2
$\begingroup$

I have a material for which I know both the tensile storage modulus $E'$, and loss modulus $E''$ at a frequency of 1 Hz. As I understand it, $E'$ conceptually describes the elastic properties of the material, while $E''$ is related to viscous properties. Of course these can be combined to form the complex modulus $E^* = E' + iE''$. It appears that people will commonly plot $E^*$ as a vector in the complex plane because the phase angle tells you where on the scale of purely elastic ($0^\circ$) to purely viscous ($90^\circ$) the material is.

That is all starting to make a little sense conceptually, but for my material with known $E'$ and $E''$ at 1 Hz, I would like to be able to figure out its dynamic viscosity, $\eta$. To cut a long story short, I have some equations in terms of $\eta$, and I want to know whether or not it is justifiable to assume that the viscosity is negligible when the material is driven at 1 Hz. But the only data I have are $E'$ and $E''$ at 1 Hz.

Is there any mathematical way of connecting these concepts?

Update: I have found one possible clue. In these lecture notes (p14), the author notes in passing that $$ \eta' = \frac{G''}{\omega} $$ where $G''$ is the shear loss modulus, and $\eta'$ is the "effective viscosity." I wonder if this is the answer?

I am fairly new to studying viscoelastic materials, so any guidance would be greatly appreciated!

$\endgroup$
1
  • $\begingroup$ it may very well be that this is your answer, but be aware that shear modulus is not the same thing as tensile or Young's modulus. I've seen the equation you wrote above which has shear modulus in it, but I've not seen it for E, which is Young's modulus. I'm just saying it is probably worth your time to continue to look into this. Good Luck! $\endgroup$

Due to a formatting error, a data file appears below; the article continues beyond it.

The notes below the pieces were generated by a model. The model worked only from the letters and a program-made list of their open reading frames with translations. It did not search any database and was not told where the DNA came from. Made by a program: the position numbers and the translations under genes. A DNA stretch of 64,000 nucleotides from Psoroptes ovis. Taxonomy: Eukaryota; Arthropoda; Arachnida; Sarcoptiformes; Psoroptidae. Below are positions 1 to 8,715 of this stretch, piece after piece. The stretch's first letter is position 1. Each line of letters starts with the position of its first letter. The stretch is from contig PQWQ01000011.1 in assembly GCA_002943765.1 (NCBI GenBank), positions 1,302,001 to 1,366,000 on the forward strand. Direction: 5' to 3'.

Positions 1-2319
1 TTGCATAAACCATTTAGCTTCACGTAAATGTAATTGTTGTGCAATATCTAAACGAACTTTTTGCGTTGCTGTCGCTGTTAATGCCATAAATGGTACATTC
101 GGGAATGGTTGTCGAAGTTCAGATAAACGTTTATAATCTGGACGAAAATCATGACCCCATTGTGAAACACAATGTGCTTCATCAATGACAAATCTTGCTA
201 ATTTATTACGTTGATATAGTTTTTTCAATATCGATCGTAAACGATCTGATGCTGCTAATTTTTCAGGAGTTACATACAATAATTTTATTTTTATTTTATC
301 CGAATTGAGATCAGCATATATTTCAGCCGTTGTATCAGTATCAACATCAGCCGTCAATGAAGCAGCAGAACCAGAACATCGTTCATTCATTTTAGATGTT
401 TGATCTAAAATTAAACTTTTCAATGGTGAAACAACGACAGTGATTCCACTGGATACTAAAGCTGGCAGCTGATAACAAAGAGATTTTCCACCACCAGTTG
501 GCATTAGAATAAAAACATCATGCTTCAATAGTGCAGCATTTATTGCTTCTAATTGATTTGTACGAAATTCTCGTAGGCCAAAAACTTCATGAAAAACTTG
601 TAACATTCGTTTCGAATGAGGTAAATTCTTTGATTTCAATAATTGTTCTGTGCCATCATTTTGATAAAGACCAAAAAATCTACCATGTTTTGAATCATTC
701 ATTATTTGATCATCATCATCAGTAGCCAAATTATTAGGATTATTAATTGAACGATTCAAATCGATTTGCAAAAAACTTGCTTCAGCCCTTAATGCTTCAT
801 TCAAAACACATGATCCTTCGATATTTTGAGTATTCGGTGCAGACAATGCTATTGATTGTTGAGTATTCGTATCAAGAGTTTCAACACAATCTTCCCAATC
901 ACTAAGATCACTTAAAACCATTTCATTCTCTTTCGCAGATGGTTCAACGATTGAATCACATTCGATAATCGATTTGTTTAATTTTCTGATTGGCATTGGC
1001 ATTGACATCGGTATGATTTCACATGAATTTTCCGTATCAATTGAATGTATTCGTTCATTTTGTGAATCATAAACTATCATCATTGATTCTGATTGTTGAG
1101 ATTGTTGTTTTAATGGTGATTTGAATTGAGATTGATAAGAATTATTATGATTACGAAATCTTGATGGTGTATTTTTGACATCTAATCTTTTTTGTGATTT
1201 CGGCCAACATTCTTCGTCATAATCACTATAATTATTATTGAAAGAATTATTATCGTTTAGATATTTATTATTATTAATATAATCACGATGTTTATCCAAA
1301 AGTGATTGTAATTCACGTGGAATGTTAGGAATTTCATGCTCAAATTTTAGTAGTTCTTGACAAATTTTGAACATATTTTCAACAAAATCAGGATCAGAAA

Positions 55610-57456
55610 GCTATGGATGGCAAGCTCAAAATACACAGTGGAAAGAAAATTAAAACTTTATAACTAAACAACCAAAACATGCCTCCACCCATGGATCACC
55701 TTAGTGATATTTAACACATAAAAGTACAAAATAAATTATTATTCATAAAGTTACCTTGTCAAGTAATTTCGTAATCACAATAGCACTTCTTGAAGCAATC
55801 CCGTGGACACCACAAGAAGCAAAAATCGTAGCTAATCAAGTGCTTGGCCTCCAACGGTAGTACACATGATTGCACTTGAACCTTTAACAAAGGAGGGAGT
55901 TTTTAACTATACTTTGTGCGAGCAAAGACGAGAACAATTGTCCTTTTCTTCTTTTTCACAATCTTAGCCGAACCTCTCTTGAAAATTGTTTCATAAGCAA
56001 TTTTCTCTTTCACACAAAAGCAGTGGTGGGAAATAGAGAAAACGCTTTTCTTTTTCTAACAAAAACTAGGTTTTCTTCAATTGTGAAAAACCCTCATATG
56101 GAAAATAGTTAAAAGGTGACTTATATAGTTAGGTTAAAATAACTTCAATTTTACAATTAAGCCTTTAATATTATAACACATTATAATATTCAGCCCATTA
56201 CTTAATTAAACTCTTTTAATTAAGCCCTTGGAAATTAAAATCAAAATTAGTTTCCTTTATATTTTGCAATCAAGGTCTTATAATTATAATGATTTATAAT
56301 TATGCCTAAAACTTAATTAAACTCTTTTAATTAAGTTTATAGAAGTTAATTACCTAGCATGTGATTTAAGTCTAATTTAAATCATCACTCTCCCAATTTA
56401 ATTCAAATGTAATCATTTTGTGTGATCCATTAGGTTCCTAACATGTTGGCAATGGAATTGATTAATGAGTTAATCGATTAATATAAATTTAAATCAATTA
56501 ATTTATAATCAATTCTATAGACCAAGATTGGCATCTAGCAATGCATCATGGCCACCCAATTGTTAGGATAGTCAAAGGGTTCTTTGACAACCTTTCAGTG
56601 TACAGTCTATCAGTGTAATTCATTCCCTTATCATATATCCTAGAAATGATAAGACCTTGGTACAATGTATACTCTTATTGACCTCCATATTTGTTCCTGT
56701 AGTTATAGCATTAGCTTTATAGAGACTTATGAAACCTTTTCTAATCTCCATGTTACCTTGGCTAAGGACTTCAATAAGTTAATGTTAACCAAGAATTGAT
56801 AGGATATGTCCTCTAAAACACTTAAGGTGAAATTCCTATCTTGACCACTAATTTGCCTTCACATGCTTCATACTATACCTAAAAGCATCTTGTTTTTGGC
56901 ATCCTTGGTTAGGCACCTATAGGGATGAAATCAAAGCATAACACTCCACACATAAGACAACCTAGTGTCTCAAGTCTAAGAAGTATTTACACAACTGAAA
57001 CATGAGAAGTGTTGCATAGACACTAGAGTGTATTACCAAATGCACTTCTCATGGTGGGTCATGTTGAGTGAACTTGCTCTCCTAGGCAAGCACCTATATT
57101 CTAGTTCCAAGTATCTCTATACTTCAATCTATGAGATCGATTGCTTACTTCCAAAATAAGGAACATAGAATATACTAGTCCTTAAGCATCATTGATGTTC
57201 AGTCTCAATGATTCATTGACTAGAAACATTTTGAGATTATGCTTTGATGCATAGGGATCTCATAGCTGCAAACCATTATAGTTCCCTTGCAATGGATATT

– CGS
    Commented Jan 1, 2021 at 23:26

2 Answers 2

2
$\begingroup$

I want to know whether or not it is justifiable to assume that the viscosity is negligible when the material is driven at 1 Hz

The typical approach is to compare the magnitudes of the storage modulus $G^\prime(1\,\text{Hz})$ and the loss modulus $G^{\prime\prime}(1\,\text{Hz})$. If the latter (former) is relatively small, then the material resembles an ideal spring (damper), and the viscosity is negligible (predominant). Equivalently, you could check whether the so-called loss tangent $\tan \delta=G^{\prime\prime}/G^\prime$ is small at 1 Hz.

The dynamic viscosity is typically defined in terms of an ideal damper (typical constitutive equations: $\sigma=\eta\dot\varepsilon$ or $\tau=\eta\dot\gamma$). For the more general case of a viscoelastic material with complex modulus ${G^\star}(\omega)=G^\prime(\omega)+iG^{\prime\prime}(\omega)$, we have the complex viscosity $\eta^\star={G^\star}(\omega)/\omega=\eta^\prime(\omega)+i\eta^{\prime\prime}(\omega)$. If you wish, you could call $\eta^{\prime\prime}$ the dynamic or effective viscosity, but that might invite confusion, as $\eta^\star$ is also sometimes called the dynamic viscosity.

$\endgroup$
0
$\begingroup$

I don't think there is a mathematical relation between the two. The modulus, E, is related to stress/strain, while viscosity, $\eta$, is related to stress/strain rate.

Here's a good link that talks about these concepts. You'll find more good information here.

$\endgroup$
2
  • $\begingroup$ "I don't think there is a mathematical relation between the two." Your link specifically mentions a mathematical relation between the two. The rate/frequency connection comes in because the modulus is a function of the rate/frequency. $\endgroup$ Commented Jan 1, 2021 at 0:49
  • $\begingroup$ @Chemomechanics . I am familiar with the equation you wrote in your answer relating the complex viscosity to the complex shear modulus, but not to the complex Young's modulus. The same equation applies? Thanks! $\endgroup$
    – CGS
    Commented Jan 1, 2021 at 13:15

Your Answer

By clicking “Post Your Answer”, you agree to our terms of service and acknowledge you have read our privacy policy.

Not the answer you're looking for? Browse other questions tagged or ask your own question.